Cruising in the Malay-Indonesian Archipelago

Exploring the Wallace Line
August 20, 2015 Updated: August 20, 2015

The Wallace Line, separates the eco zones of Asia and Australia and runs through Indonesia, between Borneo and Sulawesi (Celebes), and through the Lombok Strait between Bali and Lombok. The distance between Bali and Lombok is small, about 35km (22 miles) but Wallace found a clear and striking division between organisms to the west (related to Asiatic species) and to the east of the line (species of Asian and Australian origin).

Relatively little has changed since naturalist Alfred Russel Wallace (1823-1913) explored the area, collecting over 125,000 specimens ranging from large mammals to tiny insects, exotic butterflies and spectacular birds of paradise. In The Malay Archipelago (1869), one of the great classics of natural history and travel, Wallace describes his journeys, discoveries of varieties of animals and plants he collected and his experiences with indigenous people with a wealth of detail.

Book Cover: The Malay Archipelogo, by Alfred Russel Wallace. (File Photo)
Book Cover: The Malay Archipelogo, by Alfred Russel Wallace. (File Photo)

The Malay Archipelago, also called the East Indies or Indonesian Archipelago, lies between mainland Southeast Asia and Australia, between the Indian and Pacific Oceans. It has an incredible diversity of marine life, flora and fauna and covers such an extensive region; it would be nearly impossible to see it all in one lifetime.

I was invited for a cruise on the Dunia Baru Adventures a 51m/167ft luxury sailing yacht through the Indonesian Archipelago from Bali to Komodo National Park, a trip of about 200nm. I was thrilled to explore some of the places Wallace had visited over a hundred years ago!

KLM Dunia Baru Adventures Sailing Yacht. (Mark Eveleigh)
KLM Dunia Baru Adventures Sailing Yacht. (Mark Eveleigh)

 

Master suit on board sailing yacht Dunia Baru Adventures. (Dennis Anderson)
Master suit on board sailing yacht Dunia Baru Adventures. (Dennis Anderson)

So, in May, I boarded this fine ship, similar to the old Bugis traders’ vessels used in Wallace’s time, although this one had the latest modern day amenities and a luxury finish unheard of in the old days.

After we put out to sea, the crew hoisted the sails and we cruised along to Gili Trawangan, a picturesque island with trendy coffee bars and restaurants visited by young and adventurous jetsetting backpackers. On ‘Gili T’, as it’s affectionately called, you walk, take a horse cart ‘cab’ or you rent a bicycle. Local care for the environment is also noticeable in a ‘save the turtle’ initiative, and a ‘no littering’ campaign. There was not a car or motorbike, McDonald’s or KFC in sight. Bliss!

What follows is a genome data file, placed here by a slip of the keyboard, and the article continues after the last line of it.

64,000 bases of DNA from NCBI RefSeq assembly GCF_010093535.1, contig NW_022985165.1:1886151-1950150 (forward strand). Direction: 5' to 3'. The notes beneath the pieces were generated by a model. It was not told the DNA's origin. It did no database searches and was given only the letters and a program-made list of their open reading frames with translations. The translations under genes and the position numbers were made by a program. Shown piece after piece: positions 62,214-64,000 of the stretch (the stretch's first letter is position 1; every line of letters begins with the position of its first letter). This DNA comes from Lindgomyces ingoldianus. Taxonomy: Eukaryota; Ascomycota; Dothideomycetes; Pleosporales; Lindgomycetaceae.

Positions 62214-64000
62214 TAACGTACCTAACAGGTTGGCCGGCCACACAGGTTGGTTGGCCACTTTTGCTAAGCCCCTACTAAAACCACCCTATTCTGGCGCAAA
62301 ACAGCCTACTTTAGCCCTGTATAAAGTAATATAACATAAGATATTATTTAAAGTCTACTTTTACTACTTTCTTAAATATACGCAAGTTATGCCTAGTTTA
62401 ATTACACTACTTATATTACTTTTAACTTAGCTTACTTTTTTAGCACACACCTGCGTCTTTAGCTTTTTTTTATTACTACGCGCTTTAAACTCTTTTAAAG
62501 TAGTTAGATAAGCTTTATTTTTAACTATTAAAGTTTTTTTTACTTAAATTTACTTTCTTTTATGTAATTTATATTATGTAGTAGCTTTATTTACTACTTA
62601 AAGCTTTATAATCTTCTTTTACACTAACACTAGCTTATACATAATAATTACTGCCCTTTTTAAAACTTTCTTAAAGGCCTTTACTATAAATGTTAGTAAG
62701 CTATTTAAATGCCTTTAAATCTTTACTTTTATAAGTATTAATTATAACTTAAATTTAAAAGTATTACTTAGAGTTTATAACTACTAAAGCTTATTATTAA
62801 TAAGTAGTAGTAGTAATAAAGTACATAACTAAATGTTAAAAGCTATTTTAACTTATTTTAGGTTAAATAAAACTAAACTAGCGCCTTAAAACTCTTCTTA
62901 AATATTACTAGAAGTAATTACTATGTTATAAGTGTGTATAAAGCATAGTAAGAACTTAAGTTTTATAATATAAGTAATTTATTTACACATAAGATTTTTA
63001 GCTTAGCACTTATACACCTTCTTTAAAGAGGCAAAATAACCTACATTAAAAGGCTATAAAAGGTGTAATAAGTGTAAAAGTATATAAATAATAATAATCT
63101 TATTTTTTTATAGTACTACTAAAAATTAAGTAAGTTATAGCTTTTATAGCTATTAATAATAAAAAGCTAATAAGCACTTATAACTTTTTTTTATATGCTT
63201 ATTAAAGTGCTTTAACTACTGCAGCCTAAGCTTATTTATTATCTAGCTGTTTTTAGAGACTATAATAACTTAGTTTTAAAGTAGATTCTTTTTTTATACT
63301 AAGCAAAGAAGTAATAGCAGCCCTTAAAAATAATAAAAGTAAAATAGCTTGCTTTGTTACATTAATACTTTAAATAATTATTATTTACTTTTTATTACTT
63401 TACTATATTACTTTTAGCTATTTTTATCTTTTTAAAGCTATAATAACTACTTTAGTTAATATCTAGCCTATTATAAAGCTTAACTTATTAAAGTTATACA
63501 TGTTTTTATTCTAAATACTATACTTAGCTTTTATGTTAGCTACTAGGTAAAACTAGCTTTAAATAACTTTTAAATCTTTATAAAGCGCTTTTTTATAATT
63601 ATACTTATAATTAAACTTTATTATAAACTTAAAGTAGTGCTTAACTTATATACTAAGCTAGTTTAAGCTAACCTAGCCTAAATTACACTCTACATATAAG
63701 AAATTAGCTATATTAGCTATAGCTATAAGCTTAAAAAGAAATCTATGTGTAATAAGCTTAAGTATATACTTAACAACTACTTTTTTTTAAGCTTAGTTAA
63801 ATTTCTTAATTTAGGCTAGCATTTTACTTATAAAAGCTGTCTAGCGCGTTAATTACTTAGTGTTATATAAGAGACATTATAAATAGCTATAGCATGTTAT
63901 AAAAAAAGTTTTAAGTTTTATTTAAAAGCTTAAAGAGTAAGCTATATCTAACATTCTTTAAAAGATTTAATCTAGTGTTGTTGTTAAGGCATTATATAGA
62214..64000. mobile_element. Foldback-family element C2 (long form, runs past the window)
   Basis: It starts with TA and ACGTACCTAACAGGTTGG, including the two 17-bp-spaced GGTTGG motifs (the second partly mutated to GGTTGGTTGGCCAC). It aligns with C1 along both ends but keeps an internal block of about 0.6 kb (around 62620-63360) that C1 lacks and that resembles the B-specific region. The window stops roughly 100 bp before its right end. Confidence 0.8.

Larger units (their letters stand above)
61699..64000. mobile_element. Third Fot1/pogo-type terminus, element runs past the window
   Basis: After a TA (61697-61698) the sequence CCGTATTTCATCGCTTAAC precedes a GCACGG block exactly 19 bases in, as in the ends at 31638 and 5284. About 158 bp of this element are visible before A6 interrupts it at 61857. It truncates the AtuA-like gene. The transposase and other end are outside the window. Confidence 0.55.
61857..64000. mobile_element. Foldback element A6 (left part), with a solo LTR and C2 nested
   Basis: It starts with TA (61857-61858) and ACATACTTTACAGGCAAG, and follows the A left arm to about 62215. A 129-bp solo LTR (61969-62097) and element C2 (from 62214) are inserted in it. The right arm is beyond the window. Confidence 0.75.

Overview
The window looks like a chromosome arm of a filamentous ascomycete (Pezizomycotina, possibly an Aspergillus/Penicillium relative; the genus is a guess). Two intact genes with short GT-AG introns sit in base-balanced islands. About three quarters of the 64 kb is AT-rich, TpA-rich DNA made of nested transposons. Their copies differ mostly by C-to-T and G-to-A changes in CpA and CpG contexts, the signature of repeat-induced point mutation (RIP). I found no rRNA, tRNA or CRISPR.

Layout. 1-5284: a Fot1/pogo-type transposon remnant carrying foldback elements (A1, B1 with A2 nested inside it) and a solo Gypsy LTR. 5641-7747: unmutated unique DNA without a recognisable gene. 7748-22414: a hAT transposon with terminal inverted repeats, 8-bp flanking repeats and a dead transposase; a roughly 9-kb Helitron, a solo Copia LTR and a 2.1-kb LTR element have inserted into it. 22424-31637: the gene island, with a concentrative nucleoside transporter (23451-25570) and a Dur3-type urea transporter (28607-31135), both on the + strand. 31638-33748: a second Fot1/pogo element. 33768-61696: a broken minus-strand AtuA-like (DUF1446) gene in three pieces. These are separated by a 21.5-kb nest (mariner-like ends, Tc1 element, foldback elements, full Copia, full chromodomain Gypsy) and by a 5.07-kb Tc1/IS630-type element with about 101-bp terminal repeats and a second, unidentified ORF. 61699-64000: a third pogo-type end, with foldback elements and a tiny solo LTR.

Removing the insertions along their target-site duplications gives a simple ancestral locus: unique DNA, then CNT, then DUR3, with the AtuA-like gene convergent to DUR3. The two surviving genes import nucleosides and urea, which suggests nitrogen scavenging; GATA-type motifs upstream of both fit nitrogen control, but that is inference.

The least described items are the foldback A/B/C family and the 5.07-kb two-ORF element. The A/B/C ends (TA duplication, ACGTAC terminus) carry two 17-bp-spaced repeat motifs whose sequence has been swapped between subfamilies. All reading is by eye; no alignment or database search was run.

Horse cart on Gili T Island. (Lies Sol)
Horse cart on Gili T Island. (Lies Sol)

Stops along the way to Flores presented a different delight each time. We spent several leisurely hours on Pulau Satonda’s beach, snorkeled in search of well-camouflaged marine life amongst the sea grass near the shore such as pipefish and razorfish. We also kayaked and paddle-boarded on its ancient salt water crater lake with no one else around but a group of curious macaques watching us from the shore.

View of Satonda Lake. (Lies Sol)
View of Satonda Lake. (Lies Sol)

The next day we dived ‘Bubble Reef’, with alluring soft corals, stingrays, sea fans and the best of all, the barely visible to the eye pygmy seahorses – thanks to our sharp-eyed dive guide we could check off something of our bucket list again! We swam over black volcanic sand through warm, gas-bubble vents of the live volcano on Pulau Sangean, off Sumbawa. It was eerie! It was awesome! A marvelous experience!

View of Sangean Volcano. (Lies Sol)
View of Sangean Volcano. (Lies Sol)

Other underwater highlights included snorkeling with 7-8 manta rays at Takat Makassir (Komodo). It was quite funny to see the interaction between mantas and a group of divers down below. Naturally not looking up towards the surface, the divers had no inkling of the massive mantas gliding back and forth, right over their heads!

At Takat Besar we snorkeled along the reef, drifting with the current where we spotted two shy hawksbill turtles. At the end of the reef we got into the dinghy, were driven back to the starting point and jumped right back in for a repeat drift. By the fifth time the hawksbills were quite used to us; my snorkel buddy was allowed near enough to take some close-ups and even a ‘selfie’.

On Rinca Island we came eye to eye with a couple of Komodo dragons. We were assured it was just past their lunchtime but we still kept more than a safe distance.

Seascape from Rinca Island. (Lies Sol)
Seascape from Rinca Island. (Lies Sol)

 

Komodo Dragon on Rinca Island. (Mark Eveleigh)
Komodo Dragon on Rinca Island. (Mark Eveleigh)

We were invited to have a glass of the local brew to conclude our cruise, and, as often happens, one glass lead to another. That night we dreamt sweet dreams of a next cruise…….

Dunia Baru-sailing boat bow off Komodo National Park. (Dennis Anderson)
Dunia Baru-sailing boat bow off Komodo National Park. (Dennis Anderson)

 

 Landscape at Komodo National Park. (Mark Eveleigh)
Landscape at Komodo National Park. (Mark Eveleigh)

See it for yourself?
Cruising in the Komodo area is best from May until October. From November to March yachts visit Raja Ampat, a more remote, unspoiled beautiful region of West Papua (Indonesia).

Seascape at Raja Ampat Islands off West Papua, Indonesia. (Dennis Anderson)
Seascape at Raja Ampat Islands off West Papua, Indonesia. (Dennis Anderson)

For more information contact lies.sol@northropandjohnson.com

Lies Sol is a sailor and writer involved in the Charter Yacht industry organising cruises to interesting and unusual destinations.